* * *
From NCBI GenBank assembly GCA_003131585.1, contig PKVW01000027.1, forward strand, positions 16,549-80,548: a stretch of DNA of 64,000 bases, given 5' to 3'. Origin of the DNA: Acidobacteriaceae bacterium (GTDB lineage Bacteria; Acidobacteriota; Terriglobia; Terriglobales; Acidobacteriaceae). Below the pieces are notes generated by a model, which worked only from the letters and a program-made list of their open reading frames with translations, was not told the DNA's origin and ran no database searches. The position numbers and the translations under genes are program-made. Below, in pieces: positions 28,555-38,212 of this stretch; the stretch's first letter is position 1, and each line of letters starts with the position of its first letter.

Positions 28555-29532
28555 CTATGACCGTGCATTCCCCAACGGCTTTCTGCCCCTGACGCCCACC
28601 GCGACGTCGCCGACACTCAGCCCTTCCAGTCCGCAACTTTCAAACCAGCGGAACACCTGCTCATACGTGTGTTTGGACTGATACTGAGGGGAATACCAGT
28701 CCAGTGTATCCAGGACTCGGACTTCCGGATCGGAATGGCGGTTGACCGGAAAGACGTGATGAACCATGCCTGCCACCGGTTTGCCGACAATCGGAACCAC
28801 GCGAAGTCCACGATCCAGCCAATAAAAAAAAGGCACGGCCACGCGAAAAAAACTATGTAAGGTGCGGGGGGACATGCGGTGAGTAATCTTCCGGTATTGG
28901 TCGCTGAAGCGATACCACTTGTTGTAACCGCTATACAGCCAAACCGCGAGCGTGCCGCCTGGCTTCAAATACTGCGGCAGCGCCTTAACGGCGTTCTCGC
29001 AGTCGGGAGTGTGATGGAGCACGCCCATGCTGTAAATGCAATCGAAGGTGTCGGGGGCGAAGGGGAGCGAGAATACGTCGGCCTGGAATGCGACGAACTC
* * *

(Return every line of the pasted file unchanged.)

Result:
From NCBI GenBank assembly GCA_003131585.1, contig PKVW01000027.1, forward strand, positions 16,549-80,548: a stretch of DNA of 64,000 bases, given 5' to 3'. Origin of the DNA: Acidobacteriaceae bacterium (GTDB lineage Bacteria; Acidobacteriota; Terriglobia; Terriglobales; Acidobacteriaceae). Below the pieces are notes generated by a model, which worked only from the letters and a program-made list of their open reading frames with translations, was not told the DNA's origin and ran no database searches. The position numbers and the translations under genes are program-made. Below, in pieces: positions 28,555-38,212 of this stretch; the stretch's first letter is position 1, and each line of letters starts with the position of its first letter.

Positions 28555-29532
28555 CTATGACCGTGCATTCCCCAACGGCTTTCTGCCCCTGACGCCCACC
28601 GCGACGTCGCCGACACTCAGCCCTTCCAGTCCGCAACTTTCAAACCAGCGGAACACCTGCTCATACGTGTGTTTGGACTGATACTGAGGGGAATACCAGT
28701 CCAGTGTATCCAGGACTCGGACTTCCGGATCGGAATGGCGGTTGACCGGAAAGACGTGATGAACCATGCCTGCCACCGGTTTGCCGACAATCGGAACCAC
28801 GCGAAGTCCACGATCCAGCCAATAAAAAAAAGGCACGGCCACGCGAAAAAAACTATGTAAGGTGCGGGGGGACATGCGGTGAGTAATCTTCCGGTATTGG
28901 TCGCTGAAGCGATACCACTTGTTGTAACCGCTATACAGCCAAACCGCGAGCGTGCCGCCTGGCTTCAAATACTGCGGCAGCGCCTTAACGGCGTTCTCGC
29001 AGTCGGGAGTGTGATGGAGCACGCCCATGCTGTAAATGCAATCGAAGGTGTCGGGGGCGAAGGGGAGCGAGAATACGTCGGCCTGGAATGCGACGAACTC